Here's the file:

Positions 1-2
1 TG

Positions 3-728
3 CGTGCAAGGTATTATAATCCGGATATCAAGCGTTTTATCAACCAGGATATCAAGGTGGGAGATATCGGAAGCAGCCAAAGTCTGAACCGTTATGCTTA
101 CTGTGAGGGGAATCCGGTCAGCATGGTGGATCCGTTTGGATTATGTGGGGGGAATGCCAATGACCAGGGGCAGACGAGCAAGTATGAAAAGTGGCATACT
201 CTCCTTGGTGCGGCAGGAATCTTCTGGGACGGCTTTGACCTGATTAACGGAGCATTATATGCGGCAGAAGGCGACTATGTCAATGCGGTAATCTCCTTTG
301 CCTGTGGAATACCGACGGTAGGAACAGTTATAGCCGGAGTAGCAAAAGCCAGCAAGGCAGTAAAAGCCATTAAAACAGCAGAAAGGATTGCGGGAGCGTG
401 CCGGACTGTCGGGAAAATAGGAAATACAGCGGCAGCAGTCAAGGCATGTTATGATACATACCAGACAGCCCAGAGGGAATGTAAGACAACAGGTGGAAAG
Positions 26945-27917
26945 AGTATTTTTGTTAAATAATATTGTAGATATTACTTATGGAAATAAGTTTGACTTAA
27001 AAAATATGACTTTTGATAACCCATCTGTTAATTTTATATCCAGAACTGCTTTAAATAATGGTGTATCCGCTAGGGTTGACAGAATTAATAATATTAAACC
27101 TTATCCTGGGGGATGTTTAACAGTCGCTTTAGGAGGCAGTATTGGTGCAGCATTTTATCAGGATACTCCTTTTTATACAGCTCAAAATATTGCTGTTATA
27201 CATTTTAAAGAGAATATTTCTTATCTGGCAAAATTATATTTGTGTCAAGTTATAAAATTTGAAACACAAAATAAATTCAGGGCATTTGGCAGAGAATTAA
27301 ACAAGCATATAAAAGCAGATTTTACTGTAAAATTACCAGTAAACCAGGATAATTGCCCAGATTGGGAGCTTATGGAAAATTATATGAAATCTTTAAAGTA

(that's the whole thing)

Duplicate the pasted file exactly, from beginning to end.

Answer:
Positions 1-2
1 TG

Positions 3-728
3 CGTGCAAGGTATTATAATCCGGATATCAAGCGTTTTATCAACCAGGATATCAAGGTGGGAGATATCGGAAGCAGCCAAAGTCTGAACCGTTATGCTTA
101 CTGTGAGGGGAATCCGGTCAGCATGGTGGATCCGTTTGGATTATGTGGGGGGAATGCCAATGACCAGGGGCAGACGAGCAAGTATGAAAAGTGGCATACT
201 CTCCTTGGTGCGGCAGGAATCTTCTGGGACGGCTTTGACCTGATTAACGGAGCATTATATGCGGCAGAAGGCGACTATGTCAATGCGGTAATCTCCTTTG
301 CCTGTGGAATACCGACGGTAGGAACAGTTATAGCCGGAGTAGCAAAAGCCAGCAAGGCAGTAAAAGCCATTAAAACAGCAGAAAGGATTGCGGGAGCGTG
401 CCGGACTGTCGGGAAAATAGGAAATACAGCGGCAGCAGTCAAGGCATGTTATGATACATACCAGACAGCCCAGAGGGAATGTAAGACAACAGGTGGAAAG
Positions 26945-27917
26945 AGTATTTTTGTTAAATAATATTGTAGATATTACTTATGGAAATAAGTTTGACTTAA
27001 AAAATATGACTTTTGATAACCCATCTGTTAATTTTATATCCAGAACTGCTTTAAATAATGGTGTATCCGCTAGGGTTGACAGAATTAATAATATTAAACC
27101 TTATCCTGGGGGATGTTTAACAGTCGCTTTAGGAGGCAGTATTGGTGCAGCATTTTATCAGGATACTCCTTTTTATACAGCTCAAAATATTGCTGTTATA
27201 CATTTTAAAGAGAATATTTCTTATCTGGCAAAATTATATTTGTGTCAAGTTATAAAATTTGAAACACAAAATAAATTCAGGGCATTTGGCAGAGAATTAA
27301 ACAAGCATATAAAAGCAGATTTTACTGTAAAATTACCAGTAAACCAGGATAATTGCCCAGATTGGGAGCTTATGGAAAATTATATGAAATCTTTAAAGTA